15 Jul - 25 Jul 2010 Louangphabang

Lao People’s Democratic Republic (Laos)
Spacious and clean double room (no. 201) with large private balcony for only LAK 80,000.- or US$ 9.75 per night. Cute and helpful staff.

Click below for an interactive road map of the Philaylack Villa in Louangphabang, which we would highly recommend, and for directions:

Exploring the well-oiled tourist heaven and UNESCO World Heritage City of Louang Phabang where the prices were generally two to three times higher and the female populace was two to three times fatter than anywhere else in this lovely country, a town which conjures up nostalgic daydreams of Laos: (i) a wonderful patchwork of restored traditional Lao houses, hints of European architecture (reminders of when Laos was part of the French colony of Indochina) and golden-roofed temples aka wats, decorated with mosaics and murals about the life of Buddha, and (ii) lines of saffron-robed boy-monks trudging under swaying palms through the morning mist (... any undesirable thoughts during the alms-giving ceremony about paedophilia and multi-level marketing were obligingly swept under the carpet; after all, this is the noble philosophy of Buddhism, the most revered alternative religion among many neurotic Westerners).

Climbing up the Sacred Hill aka Phou Si (entrance: LAK 20,000.- per foreigner), the geographical and spiritual centre of Louang Phabang, and enjoying stunning views of (i) the bustling city, which it crowns, and (ii) the shimmering rivers (Mekong and Nam Khan), against the backdrop of jungle-clad mountains.

Ticking off one temple after the other (our favourites: Wat Pha Mahatthat, Wat That Louang, Wat Manolom, Wat Xiang Thong, Wat Visoun) during our morning/afternoon strolls through Louang Phabang and noticing interesting details: (i) a stairway flanked by some impressive and undulating seven-headed naga spewing from the mouths of snaggle-toothed makara at Wat Pha Mahatthat, (ii) comic-like interior murals with Chinese, Persian and European characters at Wat Pa Houak and (iii) an ornate boat shed housing the monastery’s two longboats, used in the annual boat race festival at Wat Saen.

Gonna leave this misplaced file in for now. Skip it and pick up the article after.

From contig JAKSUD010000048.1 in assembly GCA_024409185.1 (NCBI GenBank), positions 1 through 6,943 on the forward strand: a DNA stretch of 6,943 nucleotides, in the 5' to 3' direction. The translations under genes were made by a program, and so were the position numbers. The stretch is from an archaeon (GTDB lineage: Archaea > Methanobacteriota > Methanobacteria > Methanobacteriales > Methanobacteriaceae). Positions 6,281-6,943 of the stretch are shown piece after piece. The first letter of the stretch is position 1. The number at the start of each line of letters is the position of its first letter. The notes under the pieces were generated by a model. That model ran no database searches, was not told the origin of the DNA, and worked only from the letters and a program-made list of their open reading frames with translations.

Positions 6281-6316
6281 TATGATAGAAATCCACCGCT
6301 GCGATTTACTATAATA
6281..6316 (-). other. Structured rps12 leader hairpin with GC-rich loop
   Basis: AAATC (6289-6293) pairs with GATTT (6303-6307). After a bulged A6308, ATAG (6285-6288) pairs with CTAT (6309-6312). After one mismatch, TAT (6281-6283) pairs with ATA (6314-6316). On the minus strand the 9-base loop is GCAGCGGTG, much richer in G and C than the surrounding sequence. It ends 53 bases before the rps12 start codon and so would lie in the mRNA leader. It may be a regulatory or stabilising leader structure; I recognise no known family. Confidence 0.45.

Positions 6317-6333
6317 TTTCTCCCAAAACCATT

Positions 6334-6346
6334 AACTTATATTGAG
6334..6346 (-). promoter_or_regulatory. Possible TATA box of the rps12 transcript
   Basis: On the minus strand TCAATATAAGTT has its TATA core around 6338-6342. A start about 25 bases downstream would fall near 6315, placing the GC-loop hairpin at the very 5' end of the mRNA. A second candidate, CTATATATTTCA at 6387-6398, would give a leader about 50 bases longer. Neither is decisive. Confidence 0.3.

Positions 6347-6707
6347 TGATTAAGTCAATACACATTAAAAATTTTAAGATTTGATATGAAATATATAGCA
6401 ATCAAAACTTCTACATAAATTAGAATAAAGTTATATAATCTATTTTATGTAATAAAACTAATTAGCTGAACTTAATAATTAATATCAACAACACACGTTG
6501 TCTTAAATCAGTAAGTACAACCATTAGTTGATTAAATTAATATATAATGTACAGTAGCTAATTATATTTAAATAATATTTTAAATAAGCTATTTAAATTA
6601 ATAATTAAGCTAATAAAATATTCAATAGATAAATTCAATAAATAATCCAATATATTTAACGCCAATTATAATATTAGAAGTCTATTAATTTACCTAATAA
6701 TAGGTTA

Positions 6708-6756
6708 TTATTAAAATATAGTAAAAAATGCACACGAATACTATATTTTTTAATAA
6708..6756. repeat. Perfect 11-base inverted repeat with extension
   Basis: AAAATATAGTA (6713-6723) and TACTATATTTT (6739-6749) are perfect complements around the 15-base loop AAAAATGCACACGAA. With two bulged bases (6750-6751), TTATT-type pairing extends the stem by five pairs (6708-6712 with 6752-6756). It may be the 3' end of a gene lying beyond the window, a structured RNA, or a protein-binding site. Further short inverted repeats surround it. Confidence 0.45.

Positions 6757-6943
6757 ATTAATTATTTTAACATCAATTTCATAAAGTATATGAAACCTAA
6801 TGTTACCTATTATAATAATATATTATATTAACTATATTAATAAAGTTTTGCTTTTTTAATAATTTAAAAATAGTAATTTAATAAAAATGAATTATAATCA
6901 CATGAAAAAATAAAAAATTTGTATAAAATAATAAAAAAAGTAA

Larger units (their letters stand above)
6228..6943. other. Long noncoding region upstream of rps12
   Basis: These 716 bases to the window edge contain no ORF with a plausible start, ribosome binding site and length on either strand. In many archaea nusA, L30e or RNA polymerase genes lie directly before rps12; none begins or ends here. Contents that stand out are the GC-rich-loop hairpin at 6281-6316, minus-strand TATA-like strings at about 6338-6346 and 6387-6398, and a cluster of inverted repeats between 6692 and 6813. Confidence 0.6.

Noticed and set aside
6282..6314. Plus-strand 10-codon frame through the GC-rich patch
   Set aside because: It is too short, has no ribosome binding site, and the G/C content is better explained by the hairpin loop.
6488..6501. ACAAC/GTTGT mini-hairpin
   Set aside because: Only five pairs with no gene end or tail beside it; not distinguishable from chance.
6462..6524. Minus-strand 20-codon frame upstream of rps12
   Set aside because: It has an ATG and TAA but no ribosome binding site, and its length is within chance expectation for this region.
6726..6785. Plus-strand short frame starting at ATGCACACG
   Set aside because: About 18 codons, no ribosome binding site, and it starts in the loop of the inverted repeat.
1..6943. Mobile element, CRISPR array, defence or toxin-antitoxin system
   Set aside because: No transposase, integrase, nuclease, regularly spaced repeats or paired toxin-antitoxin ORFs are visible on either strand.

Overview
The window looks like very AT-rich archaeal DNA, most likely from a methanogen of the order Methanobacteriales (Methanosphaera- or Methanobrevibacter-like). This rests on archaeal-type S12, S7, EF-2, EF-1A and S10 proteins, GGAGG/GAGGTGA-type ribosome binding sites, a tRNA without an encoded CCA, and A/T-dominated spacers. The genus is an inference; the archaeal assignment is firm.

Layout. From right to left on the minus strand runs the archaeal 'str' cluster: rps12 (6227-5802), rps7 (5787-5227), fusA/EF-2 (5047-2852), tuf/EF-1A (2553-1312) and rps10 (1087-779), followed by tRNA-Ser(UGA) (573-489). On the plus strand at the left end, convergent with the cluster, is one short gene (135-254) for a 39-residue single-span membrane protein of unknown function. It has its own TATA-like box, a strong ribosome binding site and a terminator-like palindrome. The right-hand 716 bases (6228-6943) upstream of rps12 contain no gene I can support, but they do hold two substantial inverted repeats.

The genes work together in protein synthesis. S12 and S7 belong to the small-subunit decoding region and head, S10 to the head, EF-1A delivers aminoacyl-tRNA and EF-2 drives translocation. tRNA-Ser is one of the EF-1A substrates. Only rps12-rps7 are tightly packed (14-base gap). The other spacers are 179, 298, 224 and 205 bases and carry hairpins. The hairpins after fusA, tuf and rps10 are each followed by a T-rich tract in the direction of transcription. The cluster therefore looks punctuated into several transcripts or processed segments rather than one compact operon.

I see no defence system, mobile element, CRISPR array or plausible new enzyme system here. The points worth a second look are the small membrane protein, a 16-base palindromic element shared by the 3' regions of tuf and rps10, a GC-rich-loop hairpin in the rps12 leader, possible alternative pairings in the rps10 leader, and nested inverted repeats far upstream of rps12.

Getting our muscles kneaded and our joints flexed during a Lao full-body massage (60 min for LAK 40,000.- or US$ 5.- per person) which owes more to Chinese than to Thai schools, utilising medicated balms which are rubbed into the skin, and realising (Matt only) that a Lao foot massage (60 min for LAK 40,000.- or US$ 5.- per person) is a strictly below-the-knees affair (as opposed to a Thai foot massage).

Laundering our dirty linen for LAK 8,000.- or US$ 1.- per kg, washed and dried, in our friendly guest house.

Taking the government express bus (LAK 120,000.- or US$ 14.70 per person, including pick-up from our hotel) and rollercoastering for 15 hours through some of Laos’s most stunning scenery (including quite a few road-blocking landslides, caused by the onset of the monsoonal rains, which had to be removed by work gangs of villagers before our bus could move on) along the 400-km long mountainous old Royal Road aka Route 13 from Luang Phabang to Vientiane's Khoua Louang bus station, giving Vang Vieng a wide berth, thus arriving slightly jarred at Vientiane which looked more like a rambling collection of numerous villages, dotted with a few grandiose monuments, than the capital city of Laos.

2010 Map Konni & Matt

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